In the third of his regular BBC Sport columns, England fast bowler Graham Onions looks ahead to the pivotal third Test in Kolkata, praises unsung hero Matt Prior and compares Yorkshire opener Joe Root to a chihuahua.
Going into the pivotal third Test in Kolkata, much of the focus over here has been on India's request for another used pitch that is going to turn from day one.
While we try not to think too much about the wicket, because you can only play on what is put in front of you, we are very confident in our ability to score big runs on a turning track and in Monty Panesar and Graeme Swann we know we have two of the best spinners in the world.
Playing a Test on a used pitch is a little unusual but it does provide a huge opportunity to win Test matches and we back ourselves to come out on top and take 20 wickets just as we did in Mumbai.
Having said that, we are well aware of the fact that India will be smarting from their defeat and looking to put on a much stronger performance at Eden Gardens.
They didn't score as many first innings runs as they would have liked in that second Test and we have got to be prepared for them to come hard at us.
We know that they are a very good side but we also need to concentrate on what we do well and if we can bat and bowl as well as we did in Mumbai we will have a great chance of going 2-1 up in the series.
Much has been said about the superb performances by Alastair Cook, Kevin Pietersen, Swann and Panesar in the second Test, but one person who sometimes doesn't get the credit he deserves is Matt Prior.
The concentration, energy and skill required to stand up to the stumps for hours on end in conditions like that is phenomenal.
In the last session of the third day, when we took seven wickets to put ourselves on the brink of victory, Prior was in the thick of the action every ball.
With Monty firing it in at 60mph, and the ball turning and bouncing sharply in all directions, he told me he was was genuinely fearing for his life and I think he came off the pitch feeling physically and mentally drained.
People seem to think wicketkeepers are there just to stop the ball but Matty over the years has produced some outstanding performances for England and that was one of them. He didn't score hundreds or take loads of wickets but his contribution was huge.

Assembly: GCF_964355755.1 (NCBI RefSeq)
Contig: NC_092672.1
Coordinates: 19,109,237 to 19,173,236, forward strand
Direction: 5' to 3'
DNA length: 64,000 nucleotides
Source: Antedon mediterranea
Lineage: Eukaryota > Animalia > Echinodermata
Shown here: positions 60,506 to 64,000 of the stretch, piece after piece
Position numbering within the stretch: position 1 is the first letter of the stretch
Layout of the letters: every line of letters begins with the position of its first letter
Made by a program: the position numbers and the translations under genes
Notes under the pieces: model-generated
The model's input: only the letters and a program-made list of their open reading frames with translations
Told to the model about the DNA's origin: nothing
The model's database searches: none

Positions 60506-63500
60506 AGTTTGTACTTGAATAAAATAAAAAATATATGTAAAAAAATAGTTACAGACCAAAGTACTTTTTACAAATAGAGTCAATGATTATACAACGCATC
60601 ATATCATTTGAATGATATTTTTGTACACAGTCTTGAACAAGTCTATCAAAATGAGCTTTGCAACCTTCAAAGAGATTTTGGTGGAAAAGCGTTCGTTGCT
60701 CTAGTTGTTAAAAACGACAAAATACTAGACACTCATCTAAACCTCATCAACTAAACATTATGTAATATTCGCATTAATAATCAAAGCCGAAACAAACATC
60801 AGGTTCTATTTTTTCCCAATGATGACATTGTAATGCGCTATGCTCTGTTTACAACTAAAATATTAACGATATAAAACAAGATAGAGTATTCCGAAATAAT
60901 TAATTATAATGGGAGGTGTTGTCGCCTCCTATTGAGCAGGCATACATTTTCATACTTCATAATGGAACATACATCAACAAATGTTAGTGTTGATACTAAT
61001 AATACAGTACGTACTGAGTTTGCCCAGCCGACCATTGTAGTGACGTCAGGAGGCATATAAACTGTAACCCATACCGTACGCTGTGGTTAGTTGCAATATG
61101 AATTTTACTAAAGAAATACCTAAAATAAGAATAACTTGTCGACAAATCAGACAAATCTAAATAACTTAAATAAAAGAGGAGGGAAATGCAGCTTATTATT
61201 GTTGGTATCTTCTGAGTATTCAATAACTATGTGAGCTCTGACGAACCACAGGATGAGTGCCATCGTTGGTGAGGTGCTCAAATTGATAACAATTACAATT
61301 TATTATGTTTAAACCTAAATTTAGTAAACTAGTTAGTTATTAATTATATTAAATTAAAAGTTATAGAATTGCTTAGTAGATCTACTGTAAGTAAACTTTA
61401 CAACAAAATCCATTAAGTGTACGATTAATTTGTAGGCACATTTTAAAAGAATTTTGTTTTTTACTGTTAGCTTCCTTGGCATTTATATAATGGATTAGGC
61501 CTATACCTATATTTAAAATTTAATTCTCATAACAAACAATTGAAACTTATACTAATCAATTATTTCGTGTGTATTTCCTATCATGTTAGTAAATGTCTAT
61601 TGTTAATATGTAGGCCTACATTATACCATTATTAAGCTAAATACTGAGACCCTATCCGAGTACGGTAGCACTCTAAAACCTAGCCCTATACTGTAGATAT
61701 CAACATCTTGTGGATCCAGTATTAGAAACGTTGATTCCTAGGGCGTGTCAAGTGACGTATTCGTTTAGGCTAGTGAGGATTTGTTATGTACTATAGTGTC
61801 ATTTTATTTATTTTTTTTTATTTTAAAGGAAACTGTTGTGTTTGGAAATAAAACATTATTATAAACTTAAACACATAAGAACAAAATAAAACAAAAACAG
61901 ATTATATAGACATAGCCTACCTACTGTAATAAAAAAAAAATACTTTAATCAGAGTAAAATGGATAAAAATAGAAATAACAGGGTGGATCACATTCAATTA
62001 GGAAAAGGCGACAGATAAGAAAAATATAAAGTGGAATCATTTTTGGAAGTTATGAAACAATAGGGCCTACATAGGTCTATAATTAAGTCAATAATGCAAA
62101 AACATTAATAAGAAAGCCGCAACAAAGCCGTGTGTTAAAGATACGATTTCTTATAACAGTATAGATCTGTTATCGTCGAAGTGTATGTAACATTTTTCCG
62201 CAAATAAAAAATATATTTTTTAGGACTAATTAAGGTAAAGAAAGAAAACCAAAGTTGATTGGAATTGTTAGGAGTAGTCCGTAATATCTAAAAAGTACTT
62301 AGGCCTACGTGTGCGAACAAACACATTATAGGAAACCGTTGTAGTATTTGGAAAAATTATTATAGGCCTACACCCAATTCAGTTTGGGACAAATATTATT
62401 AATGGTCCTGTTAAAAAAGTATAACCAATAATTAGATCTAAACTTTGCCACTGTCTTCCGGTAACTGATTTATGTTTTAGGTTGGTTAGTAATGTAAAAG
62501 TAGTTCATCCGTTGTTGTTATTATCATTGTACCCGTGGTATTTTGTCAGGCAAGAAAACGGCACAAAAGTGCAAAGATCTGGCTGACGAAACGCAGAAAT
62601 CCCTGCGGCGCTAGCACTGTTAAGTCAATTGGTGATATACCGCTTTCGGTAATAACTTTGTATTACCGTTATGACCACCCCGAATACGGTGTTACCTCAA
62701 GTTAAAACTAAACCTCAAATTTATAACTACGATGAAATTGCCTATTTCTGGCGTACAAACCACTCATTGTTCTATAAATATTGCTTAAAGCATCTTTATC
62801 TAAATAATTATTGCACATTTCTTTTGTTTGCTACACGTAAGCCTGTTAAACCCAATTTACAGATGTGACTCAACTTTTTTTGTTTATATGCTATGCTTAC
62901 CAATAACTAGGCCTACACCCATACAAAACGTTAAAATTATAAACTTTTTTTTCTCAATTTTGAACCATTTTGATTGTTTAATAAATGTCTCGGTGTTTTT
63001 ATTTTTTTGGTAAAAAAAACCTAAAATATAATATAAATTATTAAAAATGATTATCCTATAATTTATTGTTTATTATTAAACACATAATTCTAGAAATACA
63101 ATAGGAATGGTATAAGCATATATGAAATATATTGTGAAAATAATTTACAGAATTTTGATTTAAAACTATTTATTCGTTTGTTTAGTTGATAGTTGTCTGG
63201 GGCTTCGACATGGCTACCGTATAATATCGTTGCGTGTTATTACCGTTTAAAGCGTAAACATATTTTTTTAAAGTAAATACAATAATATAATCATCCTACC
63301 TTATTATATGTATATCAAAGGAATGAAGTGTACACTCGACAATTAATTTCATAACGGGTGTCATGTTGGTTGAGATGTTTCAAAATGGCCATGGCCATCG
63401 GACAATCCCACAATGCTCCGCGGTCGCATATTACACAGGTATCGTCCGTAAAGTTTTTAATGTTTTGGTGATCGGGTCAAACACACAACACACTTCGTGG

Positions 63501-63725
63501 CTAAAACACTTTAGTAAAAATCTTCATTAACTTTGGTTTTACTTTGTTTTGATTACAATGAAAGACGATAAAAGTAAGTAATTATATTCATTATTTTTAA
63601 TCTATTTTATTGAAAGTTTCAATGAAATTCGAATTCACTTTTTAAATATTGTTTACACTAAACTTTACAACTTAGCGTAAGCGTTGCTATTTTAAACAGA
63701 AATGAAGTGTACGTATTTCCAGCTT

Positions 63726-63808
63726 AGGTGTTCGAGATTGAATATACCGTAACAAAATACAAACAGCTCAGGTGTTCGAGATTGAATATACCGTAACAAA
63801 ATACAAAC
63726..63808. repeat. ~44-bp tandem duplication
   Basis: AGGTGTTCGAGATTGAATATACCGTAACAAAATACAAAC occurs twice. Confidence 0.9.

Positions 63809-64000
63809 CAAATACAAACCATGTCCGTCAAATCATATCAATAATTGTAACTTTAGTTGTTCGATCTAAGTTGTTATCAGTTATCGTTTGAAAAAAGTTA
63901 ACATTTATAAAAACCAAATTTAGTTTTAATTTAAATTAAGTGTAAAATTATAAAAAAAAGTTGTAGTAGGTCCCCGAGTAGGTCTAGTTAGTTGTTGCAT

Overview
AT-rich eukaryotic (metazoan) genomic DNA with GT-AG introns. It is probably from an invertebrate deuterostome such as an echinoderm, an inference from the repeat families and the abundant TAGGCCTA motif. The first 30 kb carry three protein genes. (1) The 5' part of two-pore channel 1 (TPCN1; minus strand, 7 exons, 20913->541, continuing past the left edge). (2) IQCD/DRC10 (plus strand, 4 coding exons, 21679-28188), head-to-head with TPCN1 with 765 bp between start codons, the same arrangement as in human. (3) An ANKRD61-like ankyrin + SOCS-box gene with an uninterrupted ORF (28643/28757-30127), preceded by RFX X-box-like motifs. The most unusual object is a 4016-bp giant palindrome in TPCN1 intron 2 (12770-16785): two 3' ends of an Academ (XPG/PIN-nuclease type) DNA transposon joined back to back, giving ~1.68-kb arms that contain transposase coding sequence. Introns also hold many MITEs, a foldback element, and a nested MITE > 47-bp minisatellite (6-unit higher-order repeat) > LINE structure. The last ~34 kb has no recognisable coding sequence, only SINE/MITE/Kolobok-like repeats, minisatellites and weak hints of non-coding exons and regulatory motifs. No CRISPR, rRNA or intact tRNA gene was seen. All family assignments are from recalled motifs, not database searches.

Unfortunately, I wasn't able to join in the celebrations after the win because I had been sent across to east Mumbai with a few of the other lads on the third day to play for the England Performance Programme Squad.
I was disappointed to miss out on the chance to toast a famous win but after spending so much time bowling in the nets and carrying the drinks I wasn't going to turn down the chance to play in a game.
It was really nice to catch up with my Durham team-mates Scott Borthwick and Ben Stokes, but above all it was great to get some overs under my belt in a match situation.
I felt I bowled quite nicely and I feel much more confident now that I am ready to perform in a Test match if selected on Wednesday.
LIFE ON TOUR
Now that we have been on tour for more than a month, we are all getting a bit bored of room service and DVDs so we are getting out a bit more a really getting to know each other. I've decided that Joe Root is like a little Chihuahua.
He is a very quiet lad but can suddenly come out with a little comment which makes everybody laugh. He's not shy of saying a few words about me being the tightest man in the world so I've got to try to remember that for when I'm playing against him.
We have officially shaved off our moustaches now that Movember is over. Jonny Bairstow looks about 10 years younger, but I look no different because I still have the same amount of grey hair - or so people keep telling me.
There is a real buzz among the lads about the chance to play at Eden Gardens, which is the Indian equivalent of Lord's or the MCG. The place has so much history and Kevin Pietersen and Eoin Morgan, who have played there in the Indian Premier League, say the atmosphere can be incredible. Let's hope for a big crowd on Wednesday.
Graham Onions was talking to BBC Sport's Sam Sheringham